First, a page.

The National Cancer Institute (NCI) has awarded 53 grants to researchers in the NCI Community Oncology Research Program (NCORP) to conduct multisite cancer clinical trials and cancer care delivery studies in their communities. In addition to 7 research hubs, these NCI grants went to 32 community sites and 14 minority/underserved community sites, which have assembled more than 1,000 affiliates across the country to conduct cancer research.
The NCORP program began in 2014. The network now covers 44 states, the District of Columbia, and the territories of Puerto Rico and Guam—the largest geographic coverage in the program’s history. There are active plans from sites to expand into Maryland and New Hampshire, which would bring the number of states with access to 46. NCORP sites can add affiliates throughout their 6-year grant.
The seven research base grantees design the multi-institutional clinical trials and other human subject studies carried out by the NCORP network. These studies are for adults and children and may be trials of cancer control, prevention, screening, and cancer care delivery, as well as quality-of-life studies embedded in treatment and imaging studies.
Douglas R. Lowy, MD
Worta McCaskill-Stevens, MD
“Clinical advancements in prevention and treatment approaches must benefit all patients [with cancer]. The best way to make that a reality is to ensure clinical research is conducted in diverse populations—both ethnic and geographic diversity,” said NCI Acting Director Douglas R. Lowy, MD. “Communities of color and rural communities face disadvantages in access to cutting-edge cancer care. We believe that clinical trials provide access to high-quality cancer care. NCORP enables us to make this available to more communities.”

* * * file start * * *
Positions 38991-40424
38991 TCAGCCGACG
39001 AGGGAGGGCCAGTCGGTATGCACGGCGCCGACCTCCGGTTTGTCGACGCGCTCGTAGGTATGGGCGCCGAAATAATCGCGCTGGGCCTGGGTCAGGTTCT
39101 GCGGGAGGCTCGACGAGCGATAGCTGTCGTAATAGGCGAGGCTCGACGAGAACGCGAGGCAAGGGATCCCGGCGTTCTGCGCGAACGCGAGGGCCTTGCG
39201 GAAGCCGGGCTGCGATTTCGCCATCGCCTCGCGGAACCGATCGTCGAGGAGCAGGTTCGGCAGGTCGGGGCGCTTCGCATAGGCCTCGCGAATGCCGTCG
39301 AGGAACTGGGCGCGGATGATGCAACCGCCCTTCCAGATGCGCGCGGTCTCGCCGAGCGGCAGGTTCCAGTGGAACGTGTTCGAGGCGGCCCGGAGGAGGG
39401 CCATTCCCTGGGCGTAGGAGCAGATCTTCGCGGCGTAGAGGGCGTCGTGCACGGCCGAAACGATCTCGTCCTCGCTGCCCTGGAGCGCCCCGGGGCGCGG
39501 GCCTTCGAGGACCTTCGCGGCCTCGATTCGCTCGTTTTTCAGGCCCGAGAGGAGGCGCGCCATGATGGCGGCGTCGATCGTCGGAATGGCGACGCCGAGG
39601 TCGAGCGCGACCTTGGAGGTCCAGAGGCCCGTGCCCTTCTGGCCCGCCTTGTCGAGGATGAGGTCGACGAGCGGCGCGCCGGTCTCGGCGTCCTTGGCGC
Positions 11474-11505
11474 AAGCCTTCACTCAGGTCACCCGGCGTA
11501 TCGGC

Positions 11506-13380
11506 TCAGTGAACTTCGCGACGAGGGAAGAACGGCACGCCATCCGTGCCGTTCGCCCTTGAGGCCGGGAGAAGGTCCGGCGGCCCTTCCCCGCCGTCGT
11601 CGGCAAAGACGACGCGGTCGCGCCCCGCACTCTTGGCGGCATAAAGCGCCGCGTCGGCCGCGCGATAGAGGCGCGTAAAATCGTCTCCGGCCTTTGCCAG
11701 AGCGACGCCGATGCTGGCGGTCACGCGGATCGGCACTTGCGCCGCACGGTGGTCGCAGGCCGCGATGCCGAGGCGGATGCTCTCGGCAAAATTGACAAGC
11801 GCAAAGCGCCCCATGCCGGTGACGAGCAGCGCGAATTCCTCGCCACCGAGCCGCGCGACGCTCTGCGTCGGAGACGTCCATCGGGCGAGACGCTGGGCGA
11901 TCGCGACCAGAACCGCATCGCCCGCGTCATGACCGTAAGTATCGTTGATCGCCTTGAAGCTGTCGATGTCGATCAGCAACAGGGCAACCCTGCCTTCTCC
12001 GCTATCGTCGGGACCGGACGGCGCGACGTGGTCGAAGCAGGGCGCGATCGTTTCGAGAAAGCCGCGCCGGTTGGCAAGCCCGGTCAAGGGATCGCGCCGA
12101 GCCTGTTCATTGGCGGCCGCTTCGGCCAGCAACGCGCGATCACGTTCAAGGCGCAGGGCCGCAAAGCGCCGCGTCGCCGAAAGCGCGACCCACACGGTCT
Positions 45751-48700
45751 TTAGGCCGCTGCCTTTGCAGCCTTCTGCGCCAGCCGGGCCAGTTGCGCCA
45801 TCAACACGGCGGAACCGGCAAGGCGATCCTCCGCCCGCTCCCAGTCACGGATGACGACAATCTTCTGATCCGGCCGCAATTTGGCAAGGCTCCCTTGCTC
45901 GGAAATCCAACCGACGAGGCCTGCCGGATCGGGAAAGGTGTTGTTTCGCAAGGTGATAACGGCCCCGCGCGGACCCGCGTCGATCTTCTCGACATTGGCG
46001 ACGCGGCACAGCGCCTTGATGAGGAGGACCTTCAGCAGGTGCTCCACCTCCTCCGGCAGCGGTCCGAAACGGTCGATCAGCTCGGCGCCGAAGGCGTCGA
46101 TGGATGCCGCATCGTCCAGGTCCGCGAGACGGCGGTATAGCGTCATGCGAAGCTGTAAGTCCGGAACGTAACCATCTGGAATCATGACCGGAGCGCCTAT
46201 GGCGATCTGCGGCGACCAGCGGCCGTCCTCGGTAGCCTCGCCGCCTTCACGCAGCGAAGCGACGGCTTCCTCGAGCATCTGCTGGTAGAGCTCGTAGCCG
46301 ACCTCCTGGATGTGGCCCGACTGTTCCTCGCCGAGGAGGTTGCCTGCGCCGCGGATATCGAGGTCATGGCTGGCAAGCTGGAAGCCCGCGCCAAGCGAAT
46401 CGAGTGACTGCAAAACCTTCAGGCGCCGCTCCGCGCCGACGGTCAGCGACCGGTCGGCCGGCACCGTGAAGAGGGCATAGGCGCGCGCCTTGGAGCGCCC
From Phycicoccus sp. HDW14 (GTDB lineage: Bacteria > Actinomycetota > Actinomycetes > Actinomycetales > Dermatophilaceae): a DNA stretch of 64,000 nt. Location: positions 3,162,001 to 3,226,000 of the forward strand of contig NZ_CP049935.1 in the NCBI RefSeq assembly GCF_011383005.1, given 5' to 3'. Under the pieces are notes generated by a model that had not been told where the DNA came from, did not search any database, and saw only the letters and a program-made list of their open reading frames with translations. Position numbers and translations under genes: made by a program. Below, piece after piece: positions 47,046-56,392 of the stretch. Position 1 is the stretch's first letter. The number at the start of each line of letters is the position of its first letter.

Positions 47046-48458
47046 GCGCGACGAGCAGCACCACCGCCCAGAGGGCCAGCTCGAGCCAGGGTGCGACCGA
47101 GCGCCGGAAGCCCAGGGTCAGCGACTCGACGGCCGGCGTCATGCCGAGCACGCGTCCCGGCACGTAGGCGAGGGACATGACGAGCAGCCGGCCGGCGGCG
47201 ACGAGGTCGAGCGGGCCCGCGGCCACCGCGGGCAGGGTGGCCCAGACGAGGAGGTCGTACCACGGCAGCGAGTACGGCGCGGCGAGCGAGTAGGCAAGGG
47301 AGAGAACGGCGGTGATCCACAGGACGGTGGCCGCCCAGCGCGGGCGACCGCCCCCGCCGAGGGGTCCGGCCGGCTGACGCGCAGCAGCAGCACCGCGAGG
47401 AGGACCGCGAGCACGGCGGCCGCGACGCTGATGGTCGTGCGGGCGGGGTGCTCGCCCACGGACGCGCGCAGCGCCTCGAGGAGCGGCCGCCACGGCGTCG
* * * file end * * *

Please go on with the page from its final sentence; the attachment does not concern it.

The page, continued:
“There is clearly a growing level of interest among community physicians to have access to NCI-sponsored clinical trials for their patients and individuals at risk of cancer,” said Worta McCaskill-Stevens, MD, Director of NCORP. “We have a greater number and more varied types of health systems getting involved in clinical research through NCORP than ever before. Research in more community settings and systems reflects the complexity of cancer care delivery, allowing for the development of care delivery approaches that can be implemented within usual clinical workflow.”
The 6-year grant awards cover the program’s three components:
Although there are the same number of sites as in the previous grant cycle, the ratio has changed, so there are more minority/underserved community sites in the new grant cycle group. For the first time, a site qualified as minority/underserved uses a rural population alone—the University of Kansas.
Four new sites were named: Maine Health Cancer Care Network NCORP, Atlantic Health Cancer Consortium NCORP, University of Kansas Cancer Center NCORP MU, and National Capital Area NCORP-MU. Although most sites continued from the previous grant period, some changed names or were reconfigured, such as the Gulf South Minority/Underserved NCORP, which now covers the entire state of Louisiana.
NCORP incorporates the needs of diverse populations (children, adolescents, young adults, the elderly, racial and ethnic minorities, sexual and gender minorities, and rural residents) into cancer studies and takes steps to increase participation by these groups. The program enhances patient and provider access to treatment and imaging trials conducted under the NCTN and integrates cancer disparities research within the network.
For the full list of NCORP community sites, minority/underserved community sites, and research bases, visit ncorp.cancer.gov/findasite. ■